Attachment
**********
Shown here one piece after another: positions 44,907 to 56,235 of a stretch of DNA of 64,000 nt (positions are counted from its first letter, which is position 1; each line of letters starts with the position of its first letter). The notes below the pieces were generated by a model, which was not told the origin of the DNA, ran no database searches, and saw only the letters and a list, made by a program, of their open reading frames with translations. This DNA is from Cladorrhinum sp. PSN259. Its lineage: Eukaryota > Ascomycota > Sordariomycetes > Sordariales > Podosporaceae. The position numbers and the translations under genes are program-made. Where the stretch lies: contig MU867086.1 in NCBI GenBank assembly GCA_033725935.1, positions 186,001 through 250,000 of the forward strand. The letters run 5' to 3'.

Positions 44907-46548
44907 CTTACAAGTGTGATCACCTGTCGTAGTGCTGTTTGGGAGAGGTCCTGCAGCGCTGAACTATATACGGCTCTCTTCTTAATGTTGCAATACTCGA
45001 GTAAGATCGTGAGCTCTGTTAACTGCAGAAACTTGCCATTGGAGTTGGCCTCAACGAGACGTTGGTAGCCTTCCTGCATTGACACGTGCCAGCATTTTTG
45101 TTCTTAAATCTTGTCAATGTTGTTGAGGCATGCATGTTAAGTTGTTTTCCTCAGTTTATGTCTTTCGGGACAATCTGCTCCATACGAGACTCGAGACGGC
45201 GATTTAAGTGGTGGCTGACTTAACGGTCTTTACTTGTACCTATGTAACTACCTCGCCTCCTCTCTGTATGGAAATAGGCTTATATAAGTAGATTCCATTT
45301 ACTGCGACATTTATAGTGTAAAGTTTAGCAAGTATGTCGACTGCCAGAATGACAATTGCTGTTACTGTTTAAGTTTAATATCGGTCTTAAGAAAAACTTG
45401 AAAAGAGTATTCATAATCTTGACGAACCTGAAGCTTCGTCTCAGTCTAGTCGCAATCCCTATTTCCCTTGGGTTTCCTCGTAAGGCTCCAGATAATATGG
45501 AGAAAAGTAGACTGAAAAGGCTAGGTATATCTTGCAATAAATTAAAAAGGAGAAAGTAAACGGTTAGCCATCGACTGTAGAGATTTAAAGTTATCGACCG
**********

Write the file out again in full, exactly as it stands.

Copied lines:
Shown here one piece after another: positions 44,907 to 56,235 of a stretch of DNA of 64,000 nt (positions are counted from its first letter, which is position 1; each line of letters starts with the position of its first letter). The notes below the pieces were generated by a model, which was not told the origin of the DNA, ran no database searches, and saw only the letters and a list, made by a program, of their open reading frames with translations. This DNA is from Cladorrhinum sp. PSN259. Its lineage: Eukaryota > Ascomycota > Sordariomycetes > Sordariales > Podosporaceae. The position numbers and the translations under genes are program-made. Where the stretch lies: contig MU867086.1 in NCBI GenBank assembly GCA_033725935.1, positions 186,001 through 250,000 of the forward strand. The letters run 5' to 3'.

Positions 44907-46548
44907 CTTACAAGTGTGATCACCTGTCGTAGTGCTGTTTGGGAGAGGTCCTGCAGCGCTGAACTATATACGGCTCTCTTCTTAATGTTGCAATACTCGA
45001 GTAAGATCGTGAGCTCTGTTAACTGCAGAAACTTGCCATTGGAGTTGGCCTCAACGAGACGTTGGTAGCCTTCCTGCATTGACACGTGCCAGCATTTTTG
45101 TTCTTAAATCTTGTCAATGTTGTTGAGGCATGCATGTTAAGTTGTTTTCCTCAGTTTATGTCTTTCGGGACAATCTGCTCCATACGAGACTCGAGACGGC
45201 GATTTAAGTGGTGGCTGACTTAACGGTCTTTACTTGTACCTATGTAACTACCTCGCCTCCTCTCTGTATGGAAATAGGCTTATATAAGTAGATTCCATTT
45301 ACTGCGACATTTATAGTGTAAAGTTTAGCAAGTATGTCGACTGCCAGAATGACAATTGCTGTTACTGTTTAAGTTTAATATCGGTCTTAAGAAAAACTTG
45401 AAAAGAGTATTCATAATCTTGACGAACCTGAAGCTTCGTCTCAGTCTAGTCGCAATCCCTATTTCCCTTGGGTTTCCTCGTAAGGCTCCAGATAATATGG
45501 AGAAAAGTAGACTGAAAAGGCTAGGTATATCTTGCAATAAATTAAAAAGGAGAAAGTAAACGGTTAGCCATCGACTGTAGAGATTTAAAGTTATCGACCG